when your fro just ain’t workin, check out oyin handmade
By Safety Pins
August 13, 2010
I was raised by Panafricanist Black American parents who gave us all Yoruba naming ceremonies. These are beautiful ceremonies where the child is introduced to the community and to life by a shared tasting of foods and spices that represent different elements of life. I remember the priest singing a rousing song about ‘oyin’ when the time came to talk about honey and its representation of sweetness and joy. it’s been my favorite word ever since. When I was first experimenting with making my own hair products and discovered what a huge help honey can be to our hair and skin, it was a no-brainer to call the products oyin.
How did you get the name “The Mixtress?”
(laughing) I just have always liked calling myself that. It makes me smile. I don’t believe in taking life too seriously. (Smiles)
Owner, Jamyla Bennu
Is there a science to your product or was it all trial and error?
Both. I think trial and error is an important aspect of science as well as keeping good records, researching ingredients and their properties, coming up with hypotheses, and being willing to be one’s own guinea pig; which is how these products were created. That being said, I do not have a scientific educational background, a chemical engineering degree, or anything like that. I have been learning as I go along, and am still learning every day. I think this might be why our products have such a focus on natural ingredients, cooking, etc. Since I started it in my kitchen by using food-grade ingredients that were nourishing, rather than picking chemicals with xyz reactive property or whatever.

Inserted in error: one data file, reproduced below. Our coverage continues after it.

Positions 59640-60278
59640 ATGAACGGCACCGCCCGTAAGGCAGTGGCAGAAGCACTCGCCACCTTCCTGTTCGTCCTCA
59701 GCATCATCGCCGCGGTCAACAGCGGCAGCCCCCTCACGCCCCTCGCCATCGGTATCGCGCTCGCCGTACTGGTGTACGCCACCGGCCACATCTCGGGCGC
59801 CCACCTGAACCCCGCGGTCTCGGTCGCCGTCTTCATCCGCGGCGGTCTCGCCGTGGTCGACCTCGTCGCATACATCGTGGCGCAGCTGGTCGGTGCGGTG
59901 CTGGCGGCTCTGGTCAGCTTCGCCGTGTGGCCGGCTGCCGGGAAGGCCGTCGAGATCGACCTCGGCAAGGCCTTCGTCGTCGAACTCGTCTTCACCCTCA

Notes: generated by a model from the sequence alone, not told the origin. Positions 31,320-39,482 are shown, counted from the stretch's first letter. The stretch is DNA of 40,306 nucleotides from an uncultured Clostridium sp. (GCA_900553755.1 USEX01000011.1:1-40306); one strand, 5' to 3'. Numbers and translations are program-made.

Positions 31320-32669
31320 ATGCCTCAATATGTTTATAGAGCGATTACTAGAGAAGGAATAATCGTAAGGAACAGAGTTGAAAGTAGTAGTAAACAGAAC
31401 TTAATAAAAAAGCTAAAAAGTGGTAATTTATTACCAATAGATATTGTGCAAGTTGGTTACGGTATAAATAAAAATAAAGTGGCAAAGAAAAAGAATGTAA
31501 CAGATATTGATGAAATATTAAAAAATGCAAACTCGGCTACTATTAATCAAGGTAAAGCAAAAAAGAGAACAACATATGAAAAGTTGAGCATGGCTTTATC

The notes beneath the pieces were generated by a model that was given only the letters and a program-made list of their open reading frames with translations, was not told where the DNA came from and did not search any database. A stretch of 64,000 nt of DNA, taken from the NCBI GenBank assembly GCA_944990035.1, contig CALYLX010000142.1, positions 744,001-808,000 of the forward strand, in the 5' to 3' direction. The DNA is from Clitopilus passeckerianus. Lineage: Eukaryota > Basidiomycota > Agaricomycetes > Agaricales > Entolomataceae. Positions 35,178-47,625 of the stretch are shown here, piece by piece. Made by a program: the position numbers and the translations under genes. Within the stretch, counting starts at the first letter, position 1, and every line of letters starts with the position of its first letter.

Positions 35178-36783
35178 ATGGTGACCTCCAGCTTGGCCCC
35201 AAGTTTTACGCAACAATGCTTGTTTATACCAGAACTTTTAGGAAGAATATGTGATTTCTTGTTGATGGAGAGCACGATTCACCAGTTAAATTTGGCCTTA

What influenced your decision to start a natural hair care line?
I was looking for something that I couldn’t find. Back in 1994 when I chopped off my last perm, there was zero industry around natural hair. I grew used to experimenting with different products, or mixing different products together to achieve what I needed. I fell in love with the concept of handmade cosmetics in 1995 when studying abroad in London. A small boutique called LUSH became my best friend – the shop smelled so good, and everything looked like a deli!! A couple of years later I discovered Carol’s Daughter while living in Brooklyn and thought, “even better… handmade and with hair like MINE in mind!” It was during a Personal Economic Downturn (laughs) when I couldn’t afford either of my two natural product ‘fixes’ that I started experimenting with ingredients in my own kitchen.
What sets your products apart from other lines?
They are handmade, nourishing, and made with love. Seriously, we love what we do, and have a lot of fun doing it – we are so thankful that the work of our hands goes out into so many homes and helps folks fall in love with their own awesome hair.
If your products could reach one person who would that be and why?
You! (Gentle reader) because I bet you’d love them. (smiles)
Tell me about the infamous Juices and Berries and Burnt Sugar pomade.
The stories of those products are best told on the product info pages – i’ll include the links!
Juices: Click here
What is your top selling product?